A new study led by Boston University School of Public Health (BUSPH) researchers has found that about 40 percent of adults in the United States who drink alcohol do so in amounts that risk health consequences, and identifies a range of factors associated with starting or stopping drinking too much.
The study, published in the Journal of Substance Use, found that 73 percent of those drinking risky amounts were still doing so two to four years later, while 15 percent of those not drinking risky amounts began to. Starting to drink too much was associated with being younger, transitioning to legal drinking age, being male and white, and smoking and drug use, among other social factors.
"Some people just stop drinking too much, but most continue for years, and others not drinking too much will begin doing so during adulthood," says lead author Richard Saitz, professor of community health sciences at BUSPH. "Public health and clinical messages need repeating, particularly in young adulthood. Once is not enough."
The researchers used data collected by interview from a nationally representative sample of more than 34,000 adults in the US who completed the National Epidemiologic Survey on Alcohol and Related Conditions in 2001-2002 and again in 2004-2005.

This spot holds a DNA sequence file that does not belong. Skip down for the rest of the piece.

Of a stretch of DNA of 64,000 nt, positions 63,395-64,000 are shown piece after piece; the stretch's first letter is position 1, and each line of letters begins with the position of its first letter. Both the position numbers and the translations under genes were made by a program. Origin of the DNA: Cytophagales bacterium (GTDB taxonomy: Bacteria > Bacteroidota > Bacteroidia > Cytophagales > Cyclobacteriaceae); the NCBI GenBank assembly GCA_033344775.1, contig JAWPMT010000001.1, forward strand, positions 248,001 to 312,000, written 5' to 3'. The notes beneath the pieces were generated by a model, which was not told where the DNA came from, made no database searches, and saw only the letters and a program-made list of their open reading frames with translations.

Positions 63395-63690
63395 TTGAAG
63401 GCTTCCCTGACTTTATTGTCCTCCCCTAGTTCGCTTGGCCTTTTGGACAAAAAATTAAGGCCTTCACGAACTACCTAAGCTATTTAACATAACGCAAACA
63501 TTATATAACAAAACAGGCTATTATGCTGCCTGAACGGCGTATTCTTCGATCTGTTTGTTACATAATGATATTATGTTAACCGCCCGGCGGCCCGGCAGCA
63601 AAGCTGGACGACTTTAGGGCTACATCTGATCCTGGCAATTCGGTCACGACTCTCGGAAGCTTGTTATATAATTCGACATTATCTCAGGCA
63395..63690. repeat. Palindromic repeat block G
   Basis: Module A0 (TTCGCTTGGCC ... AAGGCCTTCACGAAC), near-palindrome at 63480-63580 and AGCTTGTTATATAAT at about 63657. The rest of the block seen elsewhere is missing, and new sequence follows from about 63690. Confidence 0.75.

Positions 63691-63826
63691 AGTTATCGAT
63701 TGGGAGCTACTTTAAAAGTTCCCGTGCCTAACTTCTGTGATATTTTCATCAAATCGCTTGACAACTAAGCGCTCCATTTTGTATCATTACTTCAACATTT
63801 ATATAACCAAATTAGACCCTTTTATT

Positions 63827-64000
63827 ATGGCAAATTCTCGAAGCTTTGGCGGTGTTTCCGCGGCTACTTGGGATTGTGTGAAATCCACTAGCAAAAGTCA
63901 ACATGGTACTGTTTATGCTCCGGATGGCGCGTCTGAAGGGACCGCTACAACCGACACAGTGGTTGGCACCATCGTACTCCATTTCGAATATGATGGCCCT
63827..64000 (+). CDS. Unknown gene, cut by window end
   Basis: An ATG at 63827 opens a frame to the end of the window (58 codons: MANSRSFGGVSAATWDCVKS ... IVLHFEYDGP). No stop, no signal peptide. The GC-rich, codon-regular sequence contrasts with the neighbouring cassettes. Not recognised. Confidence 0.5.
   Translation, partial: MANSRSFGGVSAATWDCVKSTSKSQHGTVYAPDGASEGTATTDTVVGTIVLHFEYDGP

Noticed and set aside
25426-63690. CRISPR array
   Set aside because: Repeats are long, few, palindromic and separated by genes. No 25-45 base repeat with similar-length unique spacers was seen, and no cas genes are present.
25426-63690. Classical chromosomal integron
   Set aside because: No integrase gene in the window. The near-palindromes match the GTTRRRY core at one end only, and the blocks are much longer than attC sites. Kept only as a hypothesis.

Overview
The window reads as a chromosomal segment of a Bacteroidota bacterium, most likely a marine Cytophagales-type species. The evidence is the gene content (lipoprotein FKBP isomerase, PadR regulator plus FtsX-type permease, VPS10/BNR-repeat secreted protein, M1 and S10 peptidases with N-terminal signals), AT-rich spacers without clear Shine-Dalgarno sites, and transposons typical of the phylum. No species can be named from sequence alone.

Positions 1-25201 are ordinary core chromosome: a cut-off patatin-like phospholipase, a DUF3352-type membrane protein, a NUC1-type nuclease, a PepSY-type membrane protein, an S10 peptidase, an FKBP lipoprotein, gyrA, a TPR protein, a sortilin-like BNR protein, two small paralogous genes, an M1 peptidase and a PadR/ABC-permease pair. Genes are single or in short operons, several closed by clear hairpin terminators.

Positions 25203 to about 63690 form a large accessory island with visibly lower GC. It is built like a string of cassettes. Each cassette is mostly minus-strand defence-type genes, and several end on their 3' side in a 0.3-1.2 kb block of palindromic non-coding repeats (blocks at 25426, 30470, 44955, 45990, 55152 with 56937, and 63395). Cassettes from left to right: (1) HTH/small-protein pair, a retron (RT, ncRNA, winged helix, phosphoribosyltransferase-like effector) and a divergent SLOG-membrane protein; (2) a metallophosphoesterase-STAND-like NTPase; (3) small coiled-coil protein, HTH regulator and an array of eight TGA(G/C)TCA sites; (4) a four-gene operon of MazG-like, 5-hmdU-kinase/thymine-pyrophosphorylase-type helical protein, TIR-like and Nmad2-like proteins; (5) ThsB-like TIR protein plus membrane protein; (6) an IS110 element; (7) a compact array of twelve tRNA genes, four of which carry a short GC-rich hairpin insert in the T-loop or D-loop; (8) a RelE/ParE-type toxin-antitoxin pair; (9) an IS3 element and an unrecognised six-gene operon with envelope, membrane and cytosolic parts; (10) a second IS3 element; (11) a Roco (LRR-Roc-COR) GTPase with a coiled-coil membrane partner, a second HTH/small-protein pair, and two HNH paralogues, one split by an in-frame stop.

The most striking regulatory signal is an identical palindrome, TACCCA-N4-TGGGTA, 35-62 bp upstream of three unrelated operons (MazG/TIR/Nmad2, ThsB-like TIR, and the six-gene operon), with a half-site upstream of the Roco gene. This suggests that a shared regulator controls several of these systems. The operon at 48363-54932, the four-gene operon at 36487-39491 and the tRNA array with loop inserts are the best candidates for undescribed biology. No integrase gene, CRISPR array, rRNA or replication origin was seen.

The survey assessed participants' drinking in the past month using a well-validated interview tool. "At-risk use" was defined as more than 14 drinks per week on average or more than 4 on an occasion for men, and more than 7 per week or more than 3 on an occasion for women.
The biggest predictor of transitioning to at-risk alcohol use was younger age, particularly among participants who were under the drinking age at the time of the first survey. Other factors were being male, not married, becoming divorced or separated, being in the military, being in good or excellent health, smoking, drug use, and having an alcohol use disorder. The researchers found predictors of not transitioning to at-risk use were being black, reporting more stressful life experiences, having children between the first and second rounds of the survey, and unemployment.
Predictors of continuing to drink too much were also being younger, male, having an alcohol use disorder, and using tobacco or other drugs. Being Black and/or Hispanic, receiving alcohol use disorder treatment, and having children between the two rounds of the survey were predictors of transitioning to lower-risk use.
"These findings suggest that not only do many people who drink, drink amounts associated with health consequences, but that without intervention they are likely to continue to do so," Saitz says. "Screening or self-assessments, and counseling, feedback, or public health messaging have roles in interrupting these patterns. The predictors we identified may help target those efforts."
The study was co-authored by Timothy Heeren, professor of biostatistics at BUSPH, and Wenxing Zha and Ralph Hingson of the National Institute on Alcohol Abuse and Alcoholism.